Perspectives

Millennials Heading to the C-Suite: Don’t Panic

HR Consulting Chicago

There’s a little debate about when the millennial generation started. Some claim that it began as early as 1978, while others say that it originated in 1985. Let’s just say that somewhere in between those years, an entirely different generation was born. And it’s about to take over your C-suite, whether you’re ready for it or not.

C-Suite Essentials

For Millennials to take over the C-suite, we have to acknowledge what they need to become.

The best executives are both well-rounded and slightly eccentric. They are agile change managers, honest team builders, and strategic, influential leaders. The C-suite demands technological savviness and strong communication skills – traits that don’t come easily in one package. And even with all of those characteristics, the most critical attribute is one of the hardest to find: fearlessness. Packed with knowledge and support, executives often need to be able to take a leap of faith to move their enterprises forward. The risks may be calculated, but they still require a gutsy courageousness that can’t be ignored.

Millennial Stereotypes

With the C-Suite essentials in mind, now let’s turn our attention to Millennials – the subject of many hilarious Internet memes. The common “faults” associated with Millennials aren’t necessarily their fault. They were raised in the age of “helicopter” parenting – where parents tried to constantly watch, protect, entertain, and often indulge their children. As much as some of them may hate to admit it, they are the generation of participation trophies and social media.

Millennials are often typecast as:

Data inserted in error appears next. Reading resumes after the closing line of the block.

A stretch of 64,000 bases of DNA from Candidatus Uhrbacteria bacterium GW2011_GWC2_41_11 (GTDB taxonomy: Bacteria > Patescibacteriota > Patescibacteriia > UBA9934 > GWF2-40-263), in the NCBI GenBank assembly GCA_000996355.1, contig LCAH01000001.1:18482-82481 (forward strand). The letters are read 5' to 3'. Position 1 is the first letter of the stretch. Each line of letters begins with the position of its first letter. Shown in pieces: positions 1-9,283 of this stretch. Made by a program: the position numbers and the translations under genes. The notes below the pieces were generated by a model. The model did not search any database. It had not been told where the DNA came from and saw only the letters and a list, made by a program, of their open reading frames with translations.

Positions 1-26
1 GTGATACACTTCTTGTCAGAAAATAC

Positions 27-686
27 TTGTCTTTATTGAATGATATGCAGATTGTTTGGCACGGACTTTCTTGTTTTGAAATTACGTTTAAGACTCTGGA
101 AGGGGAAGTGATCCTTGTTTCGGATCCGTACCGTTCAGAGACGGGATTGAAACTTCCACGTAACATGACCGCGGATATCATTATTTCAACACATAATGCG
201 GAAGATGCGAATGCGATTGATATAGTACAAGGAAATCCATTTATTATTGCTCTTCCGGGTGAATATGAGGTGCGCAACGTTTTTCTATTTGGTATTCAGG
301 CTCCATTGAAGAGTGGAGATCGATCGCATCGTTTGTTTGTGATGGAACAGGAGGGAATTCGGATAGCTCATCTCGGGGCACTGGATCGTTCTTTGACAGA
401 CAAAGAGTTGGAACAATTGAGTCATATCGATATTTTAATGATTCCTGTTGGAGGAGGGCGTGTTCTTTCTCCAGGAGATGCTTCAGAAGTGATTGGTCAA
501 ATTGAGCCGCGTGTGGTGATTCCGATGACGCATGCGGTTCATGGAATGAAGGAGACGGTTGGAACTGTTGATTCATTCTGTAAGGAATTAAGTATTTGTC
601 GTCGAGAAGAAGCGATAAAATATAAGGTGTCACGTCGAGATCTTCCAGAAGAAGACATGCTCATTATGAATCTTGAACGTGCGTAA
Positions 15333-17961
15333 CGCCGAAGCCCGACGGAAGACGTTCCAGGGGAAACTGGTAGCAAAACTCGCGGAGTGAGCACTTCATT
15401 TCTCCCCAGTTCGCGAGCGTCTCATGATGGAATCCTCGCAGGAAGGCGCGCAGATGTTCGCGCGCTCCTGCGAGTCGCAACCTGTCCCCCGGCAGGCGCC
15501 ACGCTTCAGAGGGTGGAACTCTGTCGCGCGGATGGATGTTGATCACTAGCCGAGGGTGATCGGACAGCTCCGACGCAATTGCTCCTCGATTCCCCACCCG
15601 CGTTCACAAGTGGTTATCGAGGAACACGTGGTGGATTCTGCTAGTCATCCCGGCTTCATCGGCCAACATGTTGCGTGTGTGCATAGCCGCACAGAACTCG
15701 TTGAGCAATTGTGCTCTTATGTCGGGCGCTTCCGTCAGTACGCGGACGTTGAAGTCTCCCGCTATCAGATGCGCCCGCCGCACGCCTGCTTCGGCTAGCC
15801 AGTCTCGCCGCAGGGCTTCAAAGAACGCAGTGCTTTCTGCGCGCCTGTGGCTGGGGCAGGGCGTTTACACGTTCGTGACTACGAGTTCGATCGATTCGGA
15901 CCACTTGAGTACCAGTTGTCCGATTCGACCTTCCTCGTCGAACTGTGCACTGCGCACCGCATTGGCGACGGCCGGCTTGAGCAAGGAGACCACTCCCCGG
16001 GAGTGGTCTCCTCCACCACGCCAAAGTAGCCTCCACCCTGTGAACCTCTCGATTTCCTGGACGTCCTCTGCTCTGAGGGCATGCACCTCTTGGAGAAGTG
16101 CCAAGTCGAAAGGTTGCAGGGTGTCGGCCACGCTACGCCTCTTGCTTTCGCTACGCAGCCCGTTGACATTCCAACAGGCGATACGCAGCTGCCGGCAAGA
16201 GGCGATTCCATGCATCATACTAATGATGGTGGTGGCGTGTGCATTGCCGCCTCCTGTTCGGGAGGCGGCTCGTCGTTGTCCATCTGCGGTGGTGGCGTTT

• Being suspicious of big business or authority
  • Feeling somewhere entitled
  • Seeking instant gratification
  • Wanting to set their own rules and boundaries
  • Having short attention spans

The Millennial Reality

As with every generation, Millennial stereotyping has been largely blown out of proportion. The truth of the matter is that Millennials have great qualities, they are:

  • Highly-educated
  • Inventive
  • Technologically-adept
  • Easy-going
  • Respectful of intelligence, skills, and achievements

Perhaps most importantly, Millennials truly want to inspire others. They have big hearts.

And don’t forget: they also just happen to be in your target audience, so what they say and think shouldn’t be dismissed.

C-Suite or Bust

The 82 million Millennials will be entering the C-suite before you know it, with a complete takeover by the 2030s. They are our future leaders, our innovators, and our contributors. There’s no doubt that they will need to overcome some hurdles in order to run corporations. Their biggest obstacles? Distrust and risk aversion.

With all the hovering (and maybe social media), Millennials have acquired a healthy distrust of almost everything – from business to politics. They have also acquired a love of security, with parents protecting and caring for them well into adulthood. This sense of stability doesn’t exist in business, though – especially in the C-suite.

Peace-loving Baby Boomers somehow found their way into Corporate America. Instead of corporate cars, maybe there will be a corporate Uber budget. Who knows?

HR can Bridge the Gap

It’s imperative for HR to welcome Millennials with open arms. Pick their brains. Listen to what they have to say. CHROs need to figure out how to engage them on their own terms, and then develop them into calculated risk-takers. If HR can show them that they are appreciated and supported, then they will develop the moxie they need to take leaps. Millennials are already full of confidence; HR just needs to show them how it translates into the corporate structure.

HR also has to convince Millennials that Corporate America isn’t all that bad. Helicopter parents have lots of rules, and so do enterprises, so they will appreciate the structure as long as they realize that it’s a good thing. They want to achieve, be creative, and make a positive impact on the world – and these qualities are going to translate well in the C-suite.

Millennials will change business as we know it, and there’s nothing wrong with that. It happened with the Baby Boomers and it will happen again, so go ahead and embrace it now. If you do, you’ll gain some important insight for today’s target audience – and you will be on your way to developing your leaders for tomorrow.

And who wouldn’t love a corporate Uber budget?